Africana Diaspora in subway stations and bus stops
Far from MASP or the Tomie Ohtake, certain works were placed around city subway stations and bus stops to get the word out about the exhibition. It would be interesting to know exactly how far these reached, because this was the largest exhibition so far to address the topic of African Diaspora in Brazil, bringing the Americas, Africa, and the Caribbean closer together to reflect upon the effects of the slave trade and the respective marks it left on regional cultures.
Among the advertising images disseminated along public transport routes were the portraits João de Deus and Zeferina (2018), by Dalton Paula, a young artist from Goiânia and a big name in contemporary Afro-Brazilian art. Paula brilliantly gives faces to Black leaders of the past whose features are unknown to us. And when his oeuvre penetrates urban space, it encounters other images, such as those showing Black people in conventional advertising. This visual presence is relatively familiar today, yet positive images of Black people in advertising are still unsettling for many people.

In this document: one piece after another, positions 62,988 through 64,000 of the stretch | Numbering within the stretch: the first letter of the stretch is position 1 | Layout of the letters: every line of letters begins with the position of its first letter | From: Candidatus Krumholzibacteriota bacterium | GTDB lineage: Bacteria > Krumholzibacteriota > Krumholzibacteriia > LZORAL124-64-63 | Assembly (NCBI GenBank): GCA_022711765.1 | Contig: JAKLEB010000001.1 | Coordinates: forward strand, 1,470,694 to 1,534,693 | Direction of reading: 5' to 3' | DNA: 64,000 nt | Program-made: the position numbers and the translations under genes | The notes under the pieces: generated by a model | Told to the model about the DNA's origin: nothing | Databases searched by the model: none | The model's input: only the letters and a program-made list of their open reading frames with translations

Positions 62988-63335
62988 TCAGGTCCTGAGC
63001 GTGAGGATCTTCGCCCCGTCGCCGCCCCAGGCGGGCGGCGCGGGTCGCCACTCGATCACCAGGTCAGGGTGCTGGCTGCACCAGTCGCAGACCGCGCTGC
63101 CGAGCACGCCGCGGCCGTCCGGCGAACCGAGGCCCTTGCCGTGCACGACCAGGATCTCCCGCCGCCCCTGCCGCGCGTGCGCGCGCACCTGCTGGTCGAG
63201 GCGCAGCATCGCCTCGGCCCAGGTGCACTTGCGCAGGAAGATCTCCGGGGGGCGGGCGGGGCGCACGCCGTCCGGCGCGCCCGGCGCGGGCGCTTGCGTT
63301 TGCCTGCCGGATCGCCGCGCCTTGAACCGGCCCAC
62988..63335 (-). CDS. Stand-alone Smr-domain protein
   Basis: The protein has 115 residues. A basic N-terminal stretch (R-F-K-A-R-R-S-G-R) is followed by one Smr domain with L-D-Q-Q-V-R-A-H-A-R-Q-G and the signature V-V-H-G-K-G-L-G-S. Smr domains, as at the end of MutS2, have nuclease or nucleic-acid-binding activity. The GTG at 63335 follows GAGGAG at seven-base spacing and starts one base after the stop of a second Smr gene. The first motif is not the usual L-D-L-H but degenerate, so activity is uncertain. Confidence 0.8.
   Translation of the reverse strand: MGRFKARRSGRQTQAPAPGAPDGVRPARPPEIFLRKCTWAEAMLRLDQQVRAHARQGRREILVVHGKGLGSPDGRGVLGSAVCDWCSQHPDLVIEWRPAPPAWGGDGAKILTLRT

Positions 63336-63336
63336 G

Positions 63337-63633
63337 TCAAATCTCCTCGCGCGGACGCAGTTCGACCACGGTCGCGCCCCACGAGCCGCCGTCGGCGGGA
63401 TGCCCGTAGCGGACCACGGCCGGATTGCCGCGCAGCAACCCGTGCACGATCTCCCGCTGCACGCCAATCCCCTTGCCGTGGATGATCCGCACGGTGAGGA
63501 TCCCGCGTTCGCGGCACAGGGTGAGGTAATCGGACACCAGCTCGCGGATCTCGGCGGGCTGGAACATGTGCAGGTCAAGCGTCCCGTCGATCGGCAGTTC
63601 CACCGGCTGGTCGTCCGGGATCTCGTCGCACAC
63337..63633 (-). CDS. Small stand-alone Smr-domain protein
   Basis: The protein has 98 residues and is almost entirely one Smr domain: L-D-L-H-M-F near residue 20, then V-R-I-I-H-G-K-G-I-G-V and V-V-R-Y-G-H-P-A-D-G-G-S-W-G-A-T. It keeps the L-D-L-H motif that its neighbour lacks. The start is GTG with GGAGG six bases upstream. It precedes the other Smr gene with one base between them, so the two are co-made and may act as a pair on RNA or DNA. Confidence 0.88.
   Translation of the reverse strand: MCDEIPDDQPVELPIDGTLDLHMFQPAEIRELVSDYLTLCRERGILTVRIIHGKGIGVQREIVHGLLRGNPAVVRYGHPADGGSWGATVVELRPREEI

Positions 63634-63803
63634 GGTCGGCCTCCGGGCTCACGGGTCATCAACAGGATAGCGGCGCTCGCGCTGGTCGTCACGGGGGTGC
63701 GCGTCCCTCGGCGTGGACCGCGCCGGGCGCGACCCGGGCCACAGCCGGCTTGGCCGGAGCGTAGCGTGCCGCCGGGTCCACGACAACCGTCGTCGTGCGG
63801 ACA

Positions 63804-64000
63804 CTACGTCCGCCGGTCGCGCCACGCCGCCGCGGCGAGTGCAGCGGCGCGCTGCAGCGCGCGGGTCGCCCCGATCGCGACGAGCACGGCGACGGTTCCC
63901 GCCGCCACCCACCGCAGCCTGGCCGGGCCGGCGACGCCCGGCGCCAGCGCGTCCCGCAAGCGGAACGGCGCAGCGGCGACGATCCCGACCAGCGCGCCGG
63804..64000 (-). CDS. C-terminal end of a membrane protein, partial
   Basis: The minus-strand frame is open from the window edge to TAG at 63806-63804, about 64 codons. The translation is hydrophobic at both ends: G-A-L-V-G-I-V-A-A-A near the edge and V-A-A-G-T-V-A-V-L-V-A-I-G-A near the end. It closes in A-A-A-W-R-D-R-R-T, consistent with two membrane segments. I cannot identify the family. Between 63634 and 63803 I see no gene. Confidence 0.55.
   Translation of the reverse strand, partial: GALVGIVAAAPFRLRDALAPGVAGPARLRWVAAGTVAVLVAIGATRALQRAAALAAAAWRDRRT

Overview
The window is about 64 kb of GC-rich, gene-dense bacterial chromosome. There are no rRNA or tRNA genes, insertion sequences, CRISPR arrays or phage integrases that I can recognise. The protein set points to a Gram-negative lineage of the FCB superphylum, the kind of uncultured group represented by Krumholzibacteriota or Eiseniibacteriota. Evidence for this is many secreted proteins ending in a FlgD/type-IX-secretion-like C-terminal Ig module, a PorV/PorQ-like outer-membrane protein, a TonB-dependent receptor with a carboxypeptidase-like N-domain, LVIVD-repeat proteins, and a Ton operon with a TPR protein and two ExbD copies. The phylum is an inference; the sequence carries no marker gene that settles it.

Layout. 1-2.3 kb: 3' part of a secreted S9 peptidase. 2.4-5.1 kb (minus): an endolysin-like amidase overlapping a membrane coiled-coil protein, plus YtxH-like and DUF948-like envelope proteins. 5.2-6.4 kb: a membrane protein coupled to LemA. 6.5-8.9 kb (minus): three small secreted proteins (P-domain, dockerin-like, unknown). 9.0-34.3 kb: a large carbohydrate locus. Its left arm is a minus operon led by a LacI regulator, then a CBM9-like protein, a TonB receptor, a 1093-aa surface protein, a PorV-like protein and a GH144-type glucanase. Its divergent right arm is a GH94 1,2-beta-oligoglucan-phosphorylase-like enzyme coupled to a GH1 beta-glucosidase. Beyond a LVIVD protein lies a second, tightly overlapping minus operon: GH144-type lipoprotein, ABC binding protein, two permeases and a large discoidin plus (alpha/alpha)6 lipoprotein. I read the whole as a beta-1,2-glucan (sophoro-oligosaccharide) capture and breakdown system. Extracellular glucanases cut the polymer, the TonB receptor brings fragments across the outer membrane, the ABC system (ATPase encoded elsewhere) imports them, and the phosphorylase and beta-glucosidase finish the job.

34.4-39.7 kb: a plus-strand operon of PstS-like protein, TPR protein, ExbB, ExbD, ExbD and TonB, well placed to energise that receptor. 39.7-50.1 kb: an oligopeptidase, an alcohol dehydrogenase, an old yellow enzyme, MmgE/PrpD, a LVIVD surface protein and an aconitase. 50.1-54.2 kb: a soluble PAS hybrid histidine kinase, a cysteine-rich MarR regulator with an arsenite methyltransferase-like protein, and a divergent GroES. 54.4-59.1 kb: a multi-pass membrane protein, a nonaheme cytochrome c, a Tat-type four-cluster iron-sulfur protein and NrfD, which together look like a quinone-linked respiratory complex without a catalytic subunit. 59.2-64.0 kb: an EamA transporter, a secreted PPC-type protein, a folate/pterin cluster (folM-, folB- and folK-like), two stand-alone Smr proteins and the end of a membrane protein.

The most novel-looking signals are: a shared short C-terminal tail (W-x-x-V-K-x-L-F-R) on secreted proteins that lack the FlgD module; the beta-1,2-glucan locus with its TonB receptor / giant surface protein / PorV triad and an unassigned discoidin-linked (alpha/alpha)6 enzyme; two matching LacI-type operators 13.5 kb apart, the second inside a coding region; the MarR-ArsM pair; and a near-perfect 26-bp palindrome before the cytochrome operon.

When the exhibition opened, provocative threads circulated on social media suggesting that exhibitions with Afrocentric themes are a “trend” or “fad.” This pointed to a reaction in certain quarters to institutions of the magnitude of MASP or the Tomie Ohtake seeking to revive their presence in the city and exhibit other artists, including some who were previously silenced in their own collections, giving their works new interpretations and thus new meanings.
What will happen once the “trend” is over? To answer this question, it is useful to point to the dynamic of the arts universe, which promotes some and excludes others over time; it is possible that this trend will pass, like pop art or the big screens of the 1980s did. Some names remain in circulation, while others will only be recognized by large institutions long after their death. With luck some works will become part of institutional collections. How many works exhibited today in Afro-Atlantic Histories were historically relevant when they were produced? How many artists are only being recognized now by a broader public?
A low female presence
Blackness as a theme pervaded the entire exhibition, and it would be impossible to list here the exhibited artists interested in the subject – after all, so much was brought together at once. The motivation at two Brazilian museums to coordinate so many borrowed works was impressive.